Nigeria Has Tree Cover Crisis – Lawal


The Federal Minister of Environment, Balarabe Abbas Lawal, has said that Nigeria is experiencing a severe environmental crisis due to a significant reduction in tree cover amid large use for logging and charcoal production.

Highlighting the gravity of the situation, Lawal revealed that Nigeria’s tree cover has plummeted to just 3.7 per cent, far below the 25 per cent minimum recommended for ecological balance.

“This is a serious crisis,” Lawal stated during an exclusive interview with LEADERSHIP in Abuja yesterday adding that “we are facing a shortage of tree cover that exacerbates issues like lack of oxygen and increased carbon dioxide levels in our communities. Immediate action is required to reverse this trend.”

The minister attributed the dramatic loss of tree cover to illegal logging and charcoal production. “In the last 20 years, we’ve lost almost all our tree cover due to these activities,” he said. “People from other countries, including China, come to export our trees, depleting our natural resources while they maintain higher tree cover in their own nations.”

To combat this deforestation, Lawal proposed a new policy requiring the planting of three trees for every one cut down. He emphasized the need for broad participation, involving youth, women’s groups, and other community stakeholders, to achieve the ministry’s goal of planting at least 100 million trees.

“We can do much more,” Lawal asserted. “Ethiopia has planted over 2 billion trees. If they can do it, we can too.”

Lawal also highlighted new innovations in tree planting, including species that require minimal water and can grow in harsh climates, as part of efforts to boost reforestation.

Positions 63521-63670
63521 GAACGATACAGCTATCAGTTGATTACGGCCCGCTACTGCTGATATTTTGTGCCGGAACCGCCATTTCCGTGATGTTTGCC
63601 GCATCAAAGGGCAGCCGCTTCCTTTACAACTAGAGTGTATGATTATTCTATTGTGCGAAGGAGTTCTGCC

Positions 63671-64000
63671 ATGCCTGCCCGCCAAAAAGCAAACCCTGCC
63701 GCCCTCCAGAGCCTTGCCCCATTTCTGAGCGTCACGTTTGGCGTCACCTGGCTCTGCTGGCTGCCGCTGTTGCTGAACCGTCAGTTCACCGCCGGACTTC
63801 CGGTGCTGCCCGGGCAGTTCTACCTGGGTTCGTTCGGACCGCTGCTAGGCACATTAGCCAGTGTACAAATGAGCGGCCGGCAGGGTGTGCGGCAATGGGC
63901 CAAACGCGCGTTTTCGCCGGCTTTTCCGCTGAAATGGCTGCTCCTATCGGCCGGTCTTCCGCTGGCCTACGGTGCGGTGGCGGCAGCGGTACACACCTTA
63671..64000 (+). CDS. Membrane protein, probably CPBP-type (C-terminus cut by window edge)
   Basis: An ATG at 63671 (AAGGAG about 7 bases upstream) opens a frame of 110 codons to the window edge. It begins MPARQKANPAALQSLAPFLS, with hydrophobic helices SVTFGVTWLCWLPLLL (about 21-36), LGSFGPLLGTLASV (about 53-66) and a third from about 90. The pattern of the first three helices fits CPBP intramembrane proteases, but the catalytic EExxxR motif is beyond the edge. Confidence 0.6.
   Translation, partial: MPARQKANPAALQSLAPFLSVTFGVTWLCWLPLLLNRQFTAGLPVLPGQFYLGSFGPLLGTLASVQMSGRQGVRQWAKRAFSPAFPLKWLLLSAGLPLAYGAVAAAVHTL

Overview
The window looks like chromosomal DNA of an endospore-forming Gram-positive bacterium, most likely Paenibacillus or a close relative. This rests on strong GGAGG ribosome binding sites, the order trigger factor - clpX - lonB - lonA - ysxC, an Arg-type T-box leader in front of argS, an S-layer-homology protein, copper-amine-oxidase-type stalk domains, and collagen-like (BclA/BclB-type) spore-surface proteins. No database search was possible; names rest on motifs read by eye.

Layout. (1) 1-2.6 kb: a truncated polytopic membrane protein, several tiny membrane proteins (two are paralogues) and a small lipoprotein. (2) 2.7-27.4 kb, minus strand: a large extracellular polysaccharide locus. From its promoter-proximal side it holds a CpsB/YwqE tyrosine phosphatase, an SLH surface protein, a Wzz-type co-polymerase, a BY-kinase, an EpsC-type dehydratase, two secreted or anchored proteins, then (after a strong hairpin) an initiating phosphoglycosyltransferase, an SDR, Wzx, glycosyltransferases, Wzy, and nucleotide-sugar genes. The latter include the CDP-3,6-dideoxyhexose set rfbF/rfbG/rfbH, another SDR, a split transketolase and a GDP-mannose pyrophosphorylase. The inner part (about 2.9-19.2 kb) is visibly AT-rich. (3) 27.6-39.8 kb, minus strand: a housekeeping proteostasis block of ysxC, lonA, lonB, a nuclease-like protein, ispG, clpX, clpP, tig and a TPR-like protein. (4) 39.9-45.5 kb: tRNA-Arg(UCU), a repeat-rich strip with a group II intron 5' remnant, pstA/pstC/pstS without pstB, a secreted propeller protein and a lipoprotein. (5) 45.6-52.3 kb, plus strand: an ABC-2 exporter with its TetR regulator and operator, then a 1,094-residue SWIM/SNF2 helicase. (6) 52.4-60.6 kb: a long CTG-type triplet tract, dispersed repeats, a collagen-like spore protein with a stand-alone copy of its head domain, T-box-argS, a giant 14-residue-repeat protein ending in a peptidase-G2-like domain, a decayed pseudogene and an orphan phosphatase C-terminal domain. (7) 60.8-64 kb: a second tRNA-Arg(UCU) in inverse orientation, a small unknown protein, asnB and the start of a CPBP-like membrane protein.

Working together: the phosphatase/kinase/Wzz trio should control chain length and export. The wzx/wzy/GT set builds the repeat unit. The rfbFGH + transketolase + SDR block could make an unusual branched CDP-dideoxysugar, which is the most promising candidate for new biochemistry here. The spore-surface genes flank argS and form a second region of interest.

The minister acknowledged that this year’s prolonged heat season, starting in February, has intensified the urgency of the situation. “The heat has been severe, exacerbated by the lack of tree cover,” he noted.
In a bid to address deforestation, he said the Federal Executive Council recently approved a national cooking policy aimed at reducing reliance on charcoal. “This policy promotes the use of gas and other alternatives to prevent further tree felling,” Lawal explained.

Lawal also called for stronger legal measures to combat environmental crimes. “Current penalties for illegal logging and wildlife poaching are insufficient,” he said, pointing to recent incidents of elephant poaching in Borno State. “We need stricter laws and specialized environmental tribunals to handle such cases.”

Training programmes for judges and lawyers, as well as university courses on environmental law, are part of the ministry’s strategy to enhance legal enforcement and protection of Nigeria’s natural resources, he said.

“This crisis is severe,” he said. “We must act now to protect our environment for future generations.”

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